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  1. 1. What is international business International business consists of transactions that are devised and carried out across national borders to satisfy the objectives of individuals, companies, and organizations.
  2. 2. History and Evolution of International Business 19th Century: Broader concept of the integration of  economies and societies 1870: Began first phase of Globalization 1919: World War II:  End of first phase of Globalization, Industrial revolution in  UK, Germany and the USA Sharp increase in the trade with import and export by  colonial empires 1913: GDP 22.1 After 1913: Increased Trade Barriers to Protect Domestic  Production 1930’s: Declined Trade Ratio, GDP 9.1
  3. 3. After 1930’s: World Nations felt the need for International Co-operation in global trade and balance of payments affairs Establishment of IMF and IBRD (World Bank) IMF: International Monetary Fund IBRD: International Bank for Reconstruction and Development 1947: 23 countries conducted negotiations in order to prevent the protectionist policies and to revive the economies from recession aiming at establishment of World Trade organization 1947: Establishment of GATT (General Agreement on Trade and Tariffs) 1980s: efforts to convert GATT into WTO
  4. 4. 1st Jan 1995: GATT was replaced by WTO (World Trade Organization) Trade Liberalization 1990 – 2000: The Term IB (International Business) has emerged from the term International Marketing. There are two Phases of the evolution of the term International Business 1. International Trade to International Marketing 2. International Marketing to International Business After 1990: Rapid Internationalization ad globalization
  5. 5. International trade to international marketing • Originally, the producers used to export their products to the nearby countries and gradually extended the exports to far-off countries. Gradually, the companies extended the operations beyond trade. For example, India used to export raw cotton, raw jute and iron ore during the early 1900s. The massive industrialization in the country enabled us to export jute products, cotton garments and steel during 1960s. • India, during 1980s could create markets for its products, in addition to mere exporting. The export marketing efforts include creation of demand for Indian products like textiles, electronics, leather products, tea, coffee etc., arranging for appropriate distribution channels, attractive package, product development, pricing etc. This process is true not only with India, but also with almost all developed and developing economies.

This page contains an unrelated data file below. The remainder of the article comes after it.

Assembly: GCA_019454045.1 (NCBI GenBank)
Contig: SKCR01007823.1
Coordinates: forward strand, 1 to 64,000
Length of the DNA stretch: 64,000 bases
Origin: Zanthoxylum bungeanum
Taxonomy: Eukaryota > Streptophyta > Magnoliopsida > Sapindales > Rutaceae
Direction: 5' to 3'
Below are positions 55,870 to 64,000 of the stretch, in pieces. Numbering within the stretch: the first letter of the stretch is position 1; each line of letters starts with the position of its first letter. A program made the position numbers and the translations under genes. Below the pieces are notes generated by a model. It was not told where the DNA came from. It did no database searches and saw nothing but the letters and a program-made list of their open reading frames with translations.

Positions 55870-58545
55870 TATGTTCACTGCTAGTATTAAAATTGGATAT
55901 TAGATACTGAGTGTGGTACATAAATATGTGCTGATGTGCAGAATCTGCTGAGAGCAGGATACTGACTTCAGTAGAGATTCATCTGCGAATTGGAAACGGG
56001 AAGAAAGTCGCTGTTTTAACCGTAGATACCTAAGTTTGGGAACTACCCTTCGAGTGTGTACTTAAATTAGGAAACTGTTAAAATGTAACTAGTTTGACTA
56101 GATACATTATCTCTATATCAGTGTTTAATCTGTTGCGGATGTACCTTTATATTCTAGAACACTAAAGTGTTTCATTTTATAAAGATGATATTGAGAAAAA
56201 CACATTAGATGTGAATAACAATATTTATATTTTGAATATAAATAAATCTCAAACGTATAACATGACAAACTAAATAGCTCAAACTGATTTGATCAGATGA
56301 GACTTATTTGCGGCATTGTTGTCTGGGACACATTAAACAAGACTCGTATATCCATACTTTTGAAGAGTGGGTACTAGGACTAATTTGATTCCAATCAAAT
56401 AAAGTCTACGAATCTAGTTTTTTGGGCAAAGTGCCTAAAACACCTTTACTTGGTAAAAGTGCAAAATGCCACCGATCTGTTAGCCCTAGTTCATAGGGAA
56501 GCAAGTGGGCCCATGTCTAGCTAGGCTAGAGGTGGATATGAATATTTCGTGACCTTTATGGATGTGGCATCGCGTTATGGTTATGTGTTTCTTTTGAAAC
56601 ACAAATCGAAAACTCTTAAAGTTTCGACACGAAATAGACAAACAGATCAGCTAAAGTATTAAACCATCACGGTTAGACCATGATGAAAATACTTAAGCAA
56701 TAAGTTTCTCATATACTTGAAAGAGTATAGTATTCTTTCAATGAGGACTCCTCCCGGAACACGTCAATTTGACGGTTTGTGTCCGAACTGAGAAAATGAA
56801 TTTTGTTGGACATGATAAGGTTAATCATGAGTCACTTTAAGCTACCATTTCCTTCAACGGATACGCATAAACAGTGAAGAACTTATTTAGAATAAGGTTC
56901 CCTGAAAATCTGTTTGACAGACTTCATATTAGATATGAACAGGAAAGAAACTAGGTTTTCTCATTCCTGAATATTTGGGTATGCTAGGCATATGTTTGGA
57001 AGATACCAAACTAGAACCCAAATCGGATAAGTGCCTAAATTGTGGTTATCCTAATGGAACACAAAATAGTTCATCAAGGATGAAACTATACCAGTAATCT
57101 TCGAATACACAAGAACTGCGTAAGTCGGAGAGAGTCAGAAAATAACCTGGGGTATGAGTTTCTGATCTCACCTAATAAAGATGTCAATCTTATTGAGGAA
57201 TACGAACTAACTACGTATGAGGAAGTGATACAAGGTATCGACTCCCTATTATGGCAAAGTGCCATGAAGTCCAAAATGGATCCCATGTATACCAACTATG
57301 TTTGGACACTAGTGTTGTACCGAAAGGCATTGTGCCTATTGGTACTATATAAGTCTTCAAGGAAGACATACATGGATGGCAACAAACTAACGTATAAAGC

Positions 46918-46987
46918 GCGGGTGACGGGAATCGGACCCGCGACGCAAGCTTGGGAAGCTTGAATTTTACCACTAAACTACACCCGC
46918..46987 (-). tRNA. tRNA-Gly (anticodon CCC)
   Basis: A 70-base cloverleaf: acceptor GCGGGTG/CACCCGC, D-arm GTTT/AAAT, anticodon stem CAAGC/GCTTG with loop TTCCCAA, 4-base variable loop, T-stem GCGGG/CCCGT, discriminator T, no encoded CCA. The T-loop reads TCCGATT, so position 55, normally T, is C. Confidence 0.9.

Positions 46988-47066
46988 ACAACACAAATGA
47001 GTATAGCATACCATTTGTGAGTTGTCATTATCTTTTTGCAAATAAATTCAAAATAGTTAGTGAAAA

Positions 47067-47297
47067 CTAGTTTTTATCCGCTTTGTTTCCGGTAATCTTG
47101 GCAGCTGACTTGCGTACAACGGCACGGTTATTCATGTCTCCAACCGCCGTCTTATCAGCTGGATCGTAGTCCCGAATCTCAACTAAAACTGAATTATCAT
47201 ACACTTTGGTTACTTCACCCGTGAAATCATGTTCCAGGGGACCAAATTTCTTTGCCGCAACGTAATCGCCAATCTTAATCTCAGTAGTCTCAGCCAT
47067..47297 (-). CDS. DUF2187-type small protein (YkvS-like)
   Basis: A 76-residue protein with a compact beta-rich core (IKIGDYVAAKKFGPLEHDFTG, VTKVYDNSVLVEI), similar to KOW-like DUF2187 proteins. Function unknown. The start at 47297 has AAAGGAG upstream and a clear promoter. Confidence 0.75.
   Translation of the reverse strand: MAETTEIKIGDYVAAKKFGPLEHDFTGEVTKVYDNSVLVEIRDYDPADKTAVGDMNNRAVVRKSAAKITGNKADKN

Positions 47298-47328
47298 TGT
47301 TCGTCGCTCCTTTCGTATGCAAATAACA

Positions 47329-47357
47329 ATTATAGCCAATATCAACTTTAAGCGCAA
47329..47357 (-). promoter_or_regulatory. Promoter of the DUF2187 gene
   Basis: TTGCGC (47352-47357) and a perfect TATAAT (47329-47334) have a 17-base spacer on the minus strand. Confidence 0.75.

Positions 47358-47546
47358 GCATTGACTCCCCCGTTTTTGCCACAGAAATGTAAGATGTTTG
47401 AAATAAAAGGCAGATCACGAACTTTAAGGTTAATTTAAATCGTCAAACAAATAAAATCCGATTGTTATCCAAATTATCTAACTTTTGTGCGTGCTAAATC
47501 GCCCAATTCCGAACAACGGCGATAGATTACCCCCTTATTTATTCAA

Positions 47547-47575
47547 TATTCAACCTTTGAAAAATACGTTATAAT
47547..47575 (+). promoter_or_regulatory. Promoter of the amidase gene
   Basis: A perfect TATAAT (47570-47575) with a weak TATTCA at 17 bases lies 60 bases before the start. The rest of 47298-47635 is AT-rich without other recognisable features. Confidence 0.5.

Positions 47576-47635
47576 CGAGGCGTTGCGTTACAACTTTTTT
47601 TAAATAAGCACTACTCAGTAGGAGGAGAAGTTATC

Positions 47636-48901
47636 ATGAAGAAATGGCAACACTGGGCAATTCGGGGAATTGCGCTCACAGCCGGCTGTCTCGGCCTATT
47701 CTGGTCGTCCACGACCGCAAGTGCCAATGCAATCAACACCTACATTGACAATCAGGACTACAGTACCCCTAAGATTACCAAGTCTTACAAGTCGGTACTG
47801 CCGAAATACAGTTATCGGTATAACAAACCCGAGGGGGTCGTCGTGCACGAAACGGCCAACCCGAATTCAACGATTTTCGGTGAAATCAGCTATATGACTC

6. 6. International marketing to international business • The multinational companies which were producing the products in their home countries and marketing them in various foreign countries before 1980s, started locating their plants and other manufacturing facilities in foreign/host countries. Later, they started producing in one foreign country and marketing in other foreign countries. For example, Uni Lever established its subsidiary company in India, i.e., Hindustan Liver Limited(HLL), HLL produces its products in India and markets them in Bangladesh, Sri Lanka, Nepal etc. Thus, the scope of the international trade is expanded into international marketing and international marketing is expanded into international business.
  7. 7. Stages in evolution of international business
  8. 8. How a company can engage in international business Export Licensing Joint venture Direct investment MNC’s FDI
  9. 9. Reasons for Recent Evolution or Growth in International Business Expansion of technology  Business is becoming more global because  Transportation is quicker  Communications enable control from afar  Transportation and communications costs are more conducive for international operations Liberalization of cross-border movements  Lower governmental barriers to the movement of goods, services, and resources enable companies to take better advantage of international opportunities
  10. 10. – Development of supporting institutional arrangements • Institutional arrangements – Are made by business and government – Ease flow of goods – Reduce risk – Increase in global competition • More companies operate internationally because – New products quickly become global – Companies can produce in different countries – Domestic companies’ competitors, suppliers, and customers become international
  11. 11. Thank you